I hope I've answered your question. Please let me know if you require further clarification. And, please provide a positive feedback rating for my answer -- otherwise, I receive nothing for my efforts in your behalf.

Thanks again for using Justanswer!

Customer: replied 1 year ago.
Just to make this clear, the new California labor law amendment 226.2 does not apply to me or the way my employer pays me because I drive across country and DOT rules supercede California labor laws? Meaning, he's not required to pay me for non-productive time?
Expert:  socrateaser replied 1 year ago.

That's correct. If you're a long-haul trucker, then none of the great California labor law protections apply to your job. If you want to change that circumstance, then you need to find a job where you drive only within the State of California.

If you want the trucker's employment guide, please let me know.

I hope I've answered your question. Please let me know if you require further clarification. And, please provide a positive feedback rating for my answer -- otherwise, I receive nothing for my efforts in your behalf.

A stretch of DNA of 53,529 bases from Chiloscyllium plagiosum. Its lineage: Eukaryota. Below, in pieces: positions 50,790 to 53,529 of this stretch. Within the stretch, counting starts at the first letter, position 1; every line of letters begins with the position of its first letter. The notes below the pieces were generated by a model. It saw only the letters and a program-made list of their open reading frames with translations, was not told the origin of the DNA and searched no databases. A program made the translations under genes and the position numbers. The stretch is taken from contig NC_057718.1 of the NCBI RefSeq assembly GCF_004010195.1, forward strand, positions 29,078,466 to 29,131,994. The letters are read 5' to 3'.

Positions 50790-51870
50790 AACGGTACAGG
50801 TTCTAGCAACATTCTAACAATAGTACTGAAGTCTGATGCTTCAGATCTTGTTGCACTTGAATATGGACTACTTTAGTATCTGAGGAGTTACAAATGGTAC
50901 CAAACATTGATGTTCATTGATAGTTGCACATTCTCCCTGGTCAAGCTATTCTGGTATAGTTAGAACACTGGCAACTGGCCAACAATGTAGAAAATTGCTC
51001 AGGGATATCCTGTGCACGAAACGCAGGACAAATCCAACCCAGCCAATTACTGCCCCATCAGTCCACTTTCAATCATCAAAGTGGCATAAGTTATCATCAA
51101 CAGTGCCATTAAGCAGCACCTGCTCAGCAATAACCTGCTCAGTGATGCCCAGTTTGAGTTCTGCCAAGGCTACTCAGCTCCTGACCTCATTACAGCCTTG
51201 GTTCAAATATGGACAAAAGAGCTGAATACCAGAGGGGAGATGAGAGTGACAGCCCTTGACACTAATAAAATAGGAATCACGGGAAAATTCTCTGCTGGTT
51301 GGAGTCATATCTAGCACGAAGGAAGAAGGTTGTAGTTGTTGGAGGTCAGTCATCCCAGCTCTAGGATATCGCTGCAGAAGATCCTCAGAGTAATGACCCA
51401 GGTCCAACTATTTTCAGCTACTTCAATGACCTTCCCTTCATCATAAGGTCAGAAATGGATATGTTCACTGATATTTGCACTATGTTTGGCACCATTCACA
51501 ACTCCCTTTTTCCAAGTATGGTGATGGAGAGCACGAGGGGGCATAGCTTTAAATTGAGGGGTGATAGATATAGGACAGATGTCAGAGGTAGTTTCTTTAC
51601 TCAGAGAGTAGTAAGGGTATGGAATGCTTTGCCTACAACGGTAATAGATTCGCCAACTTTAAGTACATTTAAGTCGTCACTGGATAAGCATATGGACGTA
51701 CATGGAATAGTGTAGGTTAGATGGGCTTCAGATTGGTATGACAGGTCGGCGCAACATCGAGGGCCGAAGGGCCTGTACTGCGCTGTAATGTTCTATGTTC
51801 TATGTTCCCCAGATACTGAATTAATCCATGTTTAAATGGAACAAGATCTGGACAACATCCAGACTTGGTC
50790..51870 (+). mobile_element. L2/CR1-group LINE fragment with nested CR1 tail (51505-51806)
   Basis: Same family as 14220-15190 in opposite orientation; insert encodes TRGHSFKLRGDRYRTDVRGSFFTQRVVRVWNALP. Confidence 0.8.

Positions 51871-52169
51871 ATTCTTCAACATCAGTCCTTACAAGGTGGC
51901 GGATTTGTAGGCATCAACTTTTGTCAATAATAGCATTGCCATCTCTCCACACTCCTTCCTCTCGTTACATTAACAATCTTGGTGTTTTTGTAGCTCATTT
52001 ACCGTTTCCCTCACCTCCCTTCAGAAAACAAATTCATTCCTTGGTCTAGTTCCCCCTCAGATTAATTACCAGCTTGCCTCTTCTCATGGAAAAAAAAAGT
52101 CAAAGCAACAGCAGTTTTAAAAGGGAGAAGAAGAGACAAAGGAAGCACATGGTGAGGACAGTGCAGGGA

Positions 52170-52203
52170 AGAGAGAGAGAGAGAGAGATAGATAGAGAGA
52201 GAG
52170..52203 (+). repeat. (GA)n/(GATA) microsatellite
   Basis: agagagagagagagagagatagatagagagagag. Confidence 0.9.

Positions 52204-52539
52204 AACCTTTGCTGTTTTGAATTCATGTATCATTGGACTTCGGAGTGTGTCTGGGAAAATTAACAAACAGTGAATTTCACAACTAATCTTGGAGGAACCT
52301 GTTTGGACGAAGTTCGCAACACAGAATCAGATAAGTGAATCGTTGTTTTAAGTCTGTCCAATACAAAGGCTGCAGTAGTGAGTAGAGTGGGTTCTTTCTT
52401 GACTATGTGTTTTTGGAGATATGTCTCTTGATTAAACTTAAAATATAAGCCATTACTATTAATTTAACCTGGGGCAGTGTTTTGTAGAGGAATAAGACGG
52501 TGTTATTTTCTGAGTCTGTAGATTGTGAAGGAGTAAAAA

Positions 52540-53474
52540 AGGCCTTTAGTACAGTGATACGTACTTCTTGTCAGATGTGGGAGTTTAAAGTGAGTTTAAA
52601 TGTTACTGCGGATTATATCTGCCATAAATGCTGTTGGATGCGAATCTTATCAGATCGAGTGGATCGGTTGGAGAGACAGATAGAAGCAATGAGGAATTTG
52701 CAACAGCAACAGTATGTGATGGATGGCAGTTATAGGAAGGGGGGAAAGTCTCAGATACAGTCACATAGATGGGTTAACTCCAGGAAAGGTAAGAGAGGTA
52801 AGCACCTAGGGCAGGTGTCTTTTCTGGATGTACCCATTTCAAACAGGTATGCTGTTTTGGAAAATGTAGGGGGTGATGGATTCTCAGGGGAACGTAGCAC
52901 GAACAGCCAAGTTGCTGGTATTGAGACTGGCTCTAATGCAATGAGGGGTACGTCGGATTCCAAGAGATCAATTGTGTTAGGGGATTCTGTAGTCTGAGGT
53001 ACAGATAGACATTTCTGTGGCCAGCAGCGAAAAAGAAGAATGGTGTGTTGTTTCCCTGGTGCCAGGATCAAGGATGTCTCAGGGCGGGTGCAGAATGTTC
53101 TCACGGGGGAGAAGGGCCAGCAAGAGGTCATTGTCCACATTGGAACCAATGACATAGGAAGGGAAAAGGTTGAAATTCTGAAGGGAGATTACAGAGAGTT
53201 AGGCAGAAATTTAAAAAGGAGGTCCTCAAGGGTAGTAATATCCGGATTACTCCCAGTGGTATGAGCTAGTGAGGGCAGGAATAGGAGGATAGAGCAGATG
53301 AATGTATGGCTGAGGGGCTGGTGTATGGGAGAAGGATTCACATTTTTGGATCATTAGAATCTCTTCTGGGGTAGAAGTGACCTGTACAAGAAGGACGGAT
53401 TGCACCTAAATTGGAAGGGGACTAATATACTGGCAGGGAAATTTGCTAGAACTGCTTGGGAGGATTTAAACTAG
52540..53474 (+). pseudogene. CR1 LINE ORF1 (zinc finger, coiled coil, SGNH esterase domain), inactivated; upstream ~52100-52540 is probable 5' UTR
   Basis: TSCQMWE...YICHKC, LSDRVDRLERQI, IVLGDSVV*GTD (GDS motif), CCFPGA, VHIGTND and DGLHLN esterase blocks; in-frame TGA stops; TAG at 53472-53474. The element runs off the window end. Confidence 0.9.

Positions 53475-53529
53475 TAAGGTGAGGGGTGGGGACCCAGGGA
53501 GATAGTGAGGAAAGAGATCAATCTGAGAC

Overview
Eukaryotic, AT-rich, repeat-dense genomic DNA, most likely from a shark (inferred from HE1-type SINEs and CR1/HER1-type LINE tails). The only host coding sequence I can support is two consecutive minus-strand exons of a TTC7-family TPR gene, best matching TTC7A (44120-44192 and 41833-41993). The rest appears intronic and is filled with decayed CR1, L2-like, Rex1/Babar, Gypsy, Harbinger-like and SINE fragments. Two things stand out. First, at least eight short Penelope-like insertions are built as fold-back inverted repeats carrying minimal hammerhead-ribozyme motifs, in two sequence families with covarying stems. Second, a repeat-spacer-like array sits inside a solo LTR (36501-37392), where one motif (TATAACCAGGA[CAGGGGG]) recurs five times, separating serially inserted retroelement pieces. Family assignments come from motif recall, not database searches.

Thanks again for using Justanswer!

Expert:  socrateaser replied 1 year ago.

Wait a sec. I've found some case law that may apply to your circumstances. ive me a few minutes to review. Thanks!

Expert:  socrateaser replied 1 year ago.

Well, alright -- this may be your lucky day. I need to reassess your original question.

In Dilts v. Penske Logistics, LLC, 769 F.3d 637 (9th Cir. Cal. 2014), the U.S. Ninth Circuit Court of Appeals held that federal does not preempt the application of California's meal and rest break laws to truck drivers. Id. at 647.